“We are an institute that investigates biodiversity, and so our recommendations went for maximum protection of the páramos,” said the official, a leader of the two-year study. “That’s why we proposed a ‘transition belt’ below the páramo that we knew might impact existing miners.”
The two proposed mining projects near Santurban have generated enormous controversy, as both almost certainly would use a cyanide-leaching process to extract gold, which could contaminate water supplies as they flow down from the Santurban páramo. Both the Eco Oro and AUX projects are located less than a mile west and downhill from the páramo. Ecologists fear that chemicals and tailings from the mine could pollute the Angostura River and underground aquifers, and that the impacts of mining in the remote area would inevitably spill over into the Santurban protected area.
On the other side are business interests and some local residents who want the jobs and economic benefits that the mining projects will generate.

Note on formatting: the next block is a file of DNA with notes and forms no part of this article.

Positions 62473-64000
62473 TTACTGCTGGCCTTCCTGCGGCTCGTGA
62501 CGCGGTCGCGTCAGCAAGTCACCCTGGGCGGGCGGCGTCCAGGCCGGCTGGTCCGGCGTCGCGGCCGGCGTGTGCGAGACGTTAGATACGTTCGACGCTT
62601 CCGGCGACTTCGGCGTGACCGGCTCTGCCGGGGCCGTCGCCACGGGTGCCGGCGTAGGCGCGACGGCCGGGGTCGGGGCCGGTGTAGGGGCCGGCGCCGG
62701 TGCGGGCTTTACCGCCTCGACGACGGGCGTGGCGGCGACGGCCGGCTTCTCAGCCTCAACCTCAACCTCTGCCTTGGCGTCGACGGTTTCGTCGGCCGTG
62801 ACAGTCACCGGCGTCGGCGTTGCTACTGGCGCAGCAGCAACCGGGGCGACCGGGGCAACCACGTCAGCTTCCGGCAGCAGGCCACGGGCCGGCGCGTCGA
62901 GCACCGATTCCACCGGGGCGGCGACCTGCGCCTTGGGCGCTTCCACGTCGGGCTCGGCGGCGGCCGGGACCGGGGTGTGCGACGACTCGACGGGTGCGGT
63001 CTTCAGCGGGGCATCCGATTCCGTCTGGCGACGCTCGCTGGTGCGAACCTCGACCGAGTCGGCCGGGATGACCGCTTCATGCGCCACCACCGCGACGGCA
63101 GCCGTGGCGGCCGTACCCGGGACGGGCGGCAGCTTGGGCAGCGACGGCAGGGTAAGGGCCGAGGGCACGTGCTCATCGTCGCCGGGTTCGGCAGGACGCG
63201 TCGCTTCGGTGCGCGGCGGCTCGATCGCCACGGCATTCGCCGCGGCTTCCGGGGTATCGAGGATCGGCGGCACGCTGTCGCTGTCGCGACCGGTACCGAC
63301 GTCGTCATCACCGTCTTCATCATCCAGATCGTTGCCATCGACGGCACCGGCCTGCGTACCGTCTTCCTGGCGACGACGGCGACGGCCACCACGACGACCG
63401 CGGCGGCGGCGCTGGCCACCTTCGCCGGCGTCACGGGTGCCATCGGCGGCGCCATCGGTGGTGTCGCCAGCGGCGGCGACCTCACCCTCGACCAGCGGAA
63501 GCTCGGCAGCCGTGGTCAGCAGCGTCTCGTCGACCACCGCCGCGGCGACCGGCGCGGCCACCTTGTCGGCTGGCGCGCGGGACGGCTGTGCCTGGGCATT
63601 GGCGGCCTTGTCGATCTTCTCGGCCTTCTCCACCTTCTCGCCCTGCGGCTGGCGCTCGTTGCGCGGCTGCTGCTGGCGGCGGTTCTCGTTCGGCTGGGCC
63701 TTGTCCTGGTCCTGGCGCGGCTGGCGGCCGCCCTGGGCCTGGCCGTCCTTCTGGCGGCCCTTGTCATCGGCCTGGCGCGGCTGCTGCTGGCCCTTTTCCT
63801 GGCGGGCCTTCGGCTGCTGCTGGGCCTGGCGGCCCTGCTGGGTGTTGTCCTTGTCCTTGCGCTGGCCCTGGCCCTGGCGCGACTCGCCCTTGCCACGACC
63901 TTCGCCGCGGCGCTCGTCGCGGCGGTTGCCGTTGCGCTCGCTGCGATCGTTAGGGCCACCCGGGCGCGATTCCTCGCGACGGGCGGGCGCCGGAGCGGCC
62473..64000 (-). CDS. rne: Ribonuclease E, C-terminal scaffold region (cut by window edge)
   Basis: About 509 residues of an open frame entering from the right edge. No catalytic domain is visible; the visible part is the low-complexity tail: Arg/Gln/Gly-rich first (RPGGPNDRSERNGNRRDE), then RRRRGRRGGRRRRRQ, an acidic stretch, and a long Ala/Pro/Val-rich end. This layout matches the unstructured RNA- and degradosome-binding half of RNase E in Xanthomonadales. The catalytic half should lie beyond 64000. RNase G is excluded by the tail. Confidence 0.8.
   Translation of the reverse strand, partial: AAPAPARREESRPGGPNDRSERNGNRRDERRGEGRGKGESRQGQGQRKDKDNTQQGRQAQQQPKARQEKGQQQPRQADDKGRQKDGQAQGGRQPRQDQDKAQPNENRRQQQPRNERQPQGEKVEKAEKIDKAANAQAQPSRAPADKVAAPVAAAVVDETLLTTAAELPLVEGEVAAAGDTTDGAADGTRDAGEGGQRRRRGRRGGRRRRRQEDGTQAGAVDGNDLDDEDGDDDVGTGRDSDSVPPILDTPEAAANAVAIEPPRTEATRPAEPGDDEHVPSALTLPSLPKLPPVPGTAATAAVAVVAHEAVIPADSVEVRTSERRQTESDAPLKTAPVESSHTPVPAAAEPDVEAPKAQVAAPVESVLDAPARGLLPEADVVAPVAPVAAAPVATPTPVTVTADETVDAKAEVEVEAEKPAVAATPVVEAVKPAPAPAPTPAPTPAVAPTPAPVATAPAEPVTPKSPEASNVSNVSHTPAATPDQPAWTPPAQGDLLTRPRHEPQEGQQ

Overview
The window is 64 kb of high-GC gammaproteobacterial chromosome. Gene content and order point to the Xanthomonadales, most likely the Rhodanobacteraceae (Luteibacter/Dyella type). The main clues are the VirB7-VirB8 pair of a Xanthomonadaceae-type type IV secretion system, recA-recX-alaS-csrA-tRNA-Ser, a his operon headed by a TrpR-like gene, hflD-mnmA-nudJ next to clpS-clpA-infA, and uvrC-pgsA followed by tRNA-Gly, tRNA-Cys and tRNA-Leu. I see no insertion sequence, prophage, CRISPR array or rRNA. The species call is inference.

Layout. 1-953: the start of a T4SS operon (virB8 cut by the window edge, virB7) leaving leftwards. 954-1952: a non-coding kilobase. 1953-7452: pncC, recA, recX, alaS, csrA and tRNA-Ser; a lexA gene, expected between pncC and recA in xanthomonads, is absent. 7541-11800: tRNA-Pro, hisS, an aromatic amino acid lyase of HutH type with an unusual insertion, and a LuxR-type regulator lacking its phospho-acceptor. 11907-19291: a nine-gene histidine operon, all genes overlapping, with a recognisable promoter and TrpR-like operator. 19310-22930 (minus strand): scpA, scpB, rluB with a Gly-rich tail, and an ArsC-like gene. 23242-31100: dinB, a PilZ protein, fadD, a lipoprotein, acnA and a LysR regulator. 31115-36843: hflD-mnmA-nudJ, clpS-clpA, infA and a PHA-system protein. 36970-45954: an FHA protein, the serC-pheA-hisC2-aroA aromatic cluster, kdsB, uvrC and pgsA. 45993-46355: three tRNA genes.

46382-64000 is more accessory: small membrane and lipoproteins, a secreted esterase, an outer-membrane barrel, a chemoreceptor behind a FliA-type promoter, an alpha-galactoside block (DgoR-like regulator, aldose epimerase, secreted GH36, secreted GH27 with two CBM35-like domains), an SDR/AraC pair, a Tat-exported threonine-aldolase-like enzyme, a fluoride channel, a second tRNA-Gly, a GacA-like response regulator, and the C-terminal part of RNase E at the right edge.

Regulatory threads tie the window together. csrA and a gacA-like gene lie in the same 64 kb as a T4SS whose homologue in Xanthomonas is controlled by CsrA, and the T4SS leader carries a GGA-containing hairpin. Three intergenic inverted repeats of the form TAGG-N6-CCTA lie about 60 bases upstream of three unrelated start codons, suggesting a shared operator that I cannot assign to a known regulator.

Biologist Santiago Madrinan, a professor at University of the Andes in Bogota, says that once páramos regions are altered on a large scale, they rarely regain their water storage capacity. A cement plant built in the Chingaza páramo above Bogota in the 1980s disturbed the ecosystem and has since contributed to increased flooding of Bogota and other areas, he said.
Randall Scott, a botanist at Northern Arizona University in Flagstaff who studies Andean páramos, noted that mines in or near páramos in other countries have contaminated water supplies and said páramoo water is too important for cities to put at risk.